Addiction, NA, Narcotics Anonymous, Recovery, Spiritual Principles, Twelve Steps

Humility and Milestones

This is kind of a special day for me. It was one year ago today that I began writing my daily blog. I had already been writing about my daily spiritual principle each day for a few months at that point, but decided a more formal format would make archiving those writings easier. That was my mom’s idea. She is absolutely the best mom!

The blogging app I use tracks all sorts of data. In fact, that’s the only way I knew that today was the one year anniversary of my blog. The app told me I had blogged for 365 consecutive days yesterday. It tells me daily the number of people reading my blog. It even tells the countries in which they live.

The app also tracks “Likes,” “Followers,” and comments. That’s where I have learned to tread lightly. It can easily switch from trivial information to a daily ego boost. Likewise, if numbers are low, it can feel like a punch to the gut.

Doesn’t anyone care about today’s profound observation on open-mindedness?

At such times I have learned to check my motives. Am I writing to impress? Am I writing to gather “likes” or “followers?” Am I being driven by ego, or simply driven to work on my recovery?

On these occasions, I find myself taking a step back. Time for an attitude check. Time to assess your ego Kent. Time for a dose of humility.

As an addict, I must always be aware of my tendency to draw positive feelings from some thing outside of myself. It’s not only drugs that are at issue here. Even positive things can, if left unchecked, feed my disease.

So, checking the app for stats has become sort of a barometer of how I’m doing on the inside. When I find myself obsessing over “likes,” compulsively checking the app over and over again, it provides a great opportunity for a check-up. “What’s wrong Kent? Why are you depending on this to make you feel good about yourself?”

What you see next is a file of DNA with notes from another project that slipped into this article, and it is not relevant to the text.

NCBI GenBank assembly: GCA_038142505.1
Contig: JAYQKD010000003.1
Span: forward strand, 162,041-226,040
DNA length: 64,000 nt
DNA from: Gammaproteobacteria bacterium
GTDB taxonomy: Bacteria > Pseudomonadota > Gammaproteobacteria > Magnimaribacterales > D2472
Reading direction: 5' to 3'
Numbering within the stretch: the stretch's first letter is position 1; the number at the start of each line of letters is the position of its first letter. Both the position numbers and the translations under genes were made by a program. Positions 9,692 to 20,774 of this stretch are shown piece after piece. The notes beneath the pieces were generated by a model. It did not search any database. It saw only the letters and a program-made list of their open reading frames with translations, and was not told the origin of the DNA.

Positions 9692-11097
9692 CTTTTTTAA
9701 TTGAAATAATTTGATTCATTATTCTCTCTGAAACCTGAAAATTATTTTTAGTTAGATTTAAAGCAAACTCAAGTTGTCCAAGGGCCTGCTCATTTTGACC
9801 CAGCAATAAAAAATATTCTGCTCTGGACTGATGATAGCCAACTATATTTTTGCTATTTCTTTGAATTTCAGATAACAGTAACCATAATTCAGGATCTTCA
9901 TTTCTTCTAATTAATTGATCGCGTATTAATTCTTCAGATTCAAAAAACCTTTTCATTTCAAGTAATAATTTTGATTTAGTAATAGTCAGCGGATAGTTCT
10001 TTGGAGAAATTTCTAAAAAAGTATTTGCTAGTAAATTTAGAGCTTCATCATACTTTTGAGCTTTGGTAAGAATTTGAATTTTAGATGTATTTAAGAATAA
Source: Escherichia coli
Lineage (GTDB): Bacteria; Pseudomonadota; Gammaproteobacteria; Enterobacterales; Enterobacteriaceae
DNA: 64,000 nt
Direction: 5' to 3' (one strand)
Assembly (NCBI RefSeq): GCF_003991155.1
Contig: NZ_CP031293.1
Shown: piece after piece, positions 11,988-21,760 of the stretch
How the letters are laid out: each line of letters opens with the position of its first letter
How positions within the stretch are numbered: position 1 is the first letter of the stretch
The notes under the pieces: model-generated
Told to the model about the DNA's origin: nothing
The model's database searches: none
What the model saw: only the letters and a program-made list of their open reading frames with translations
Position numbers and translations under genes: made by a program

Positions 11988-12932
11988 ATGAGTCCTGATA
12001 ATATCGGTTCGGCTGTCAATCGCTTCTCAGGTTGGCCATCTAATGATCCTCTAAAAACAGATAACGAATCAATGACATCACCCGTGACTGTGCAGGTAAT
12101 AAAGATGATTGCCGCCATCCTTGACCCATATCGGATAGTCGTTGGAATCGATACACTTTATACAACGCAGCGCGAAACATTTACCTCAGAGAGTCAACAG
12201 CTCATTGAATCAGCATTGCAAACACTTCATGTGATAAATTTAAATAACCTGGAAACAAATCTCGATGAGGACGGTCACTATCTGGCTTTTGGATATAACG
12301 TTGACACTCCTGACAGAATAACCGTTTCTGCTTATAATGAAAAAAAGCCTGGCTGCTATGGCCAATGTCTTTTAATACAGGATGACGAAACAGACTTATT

The other interesting thing I have discovered over the past year is that my writing serves as a great source of meditation. A time of mindful reflection on how a principle may apply in my life. An opportunity for me to listen for the voice of my Higher Power.

No, I don’t hear an audible voice. Instead, I find that my writing takes on a direction that was not originally intended. Most often it goes like this:

“Oh boy, I drew ‘Humility!’ I’m going to write about how so-and-so needs to practice some humility in his life! Won’t this be fun!!!”

I may even get a few paragraphs into writing before that voice makes itself heard. “Um, Kent… you are being unspiritual here. A real ass even. Better start over.”

So, over time I have learned to listen for that voice before I begin writing. I always write these blogs on my iPhone, so my thumbs definitely appreciate extra mindfulness. They only have so many words in them per day, and if I waste any, they will remind me throughout the day that they don’t appreciate being abused!

My writing does make me more mindful as I go through my day too. I reflect on my spiritual principles more often than I did before I started writing. Also, when something funny happens in my life, I can laugh a little, realizing it will definitely become part of a blog. You know, like that time I discovered I was smearing butt cream on my face every day. Now that sort of stuff helps keep me humble!

Most of all, I hope my writing reflects my gratitude. Gratitude for this new way of life I have found in recovery. Gratitude for family and friends who show me regularly what love really looks like. Gratitude for a new and vibrant relationship with God. Gratitude for strong coffee, and a balcony with a great view.

A wise brother in recovery recently told me that each of us needs our “thing” in life. That special something that gets us up in the mornings. That great motivator.

I guess I’m extra blessed. I have several such “things.” Writing is one of them. It gives me a daily boost, reminding me of the new life I have found through Narcotics Anonymous. A life free from drugs. A life based on spiritual principles. A life worth living.

Have a remarkable day!

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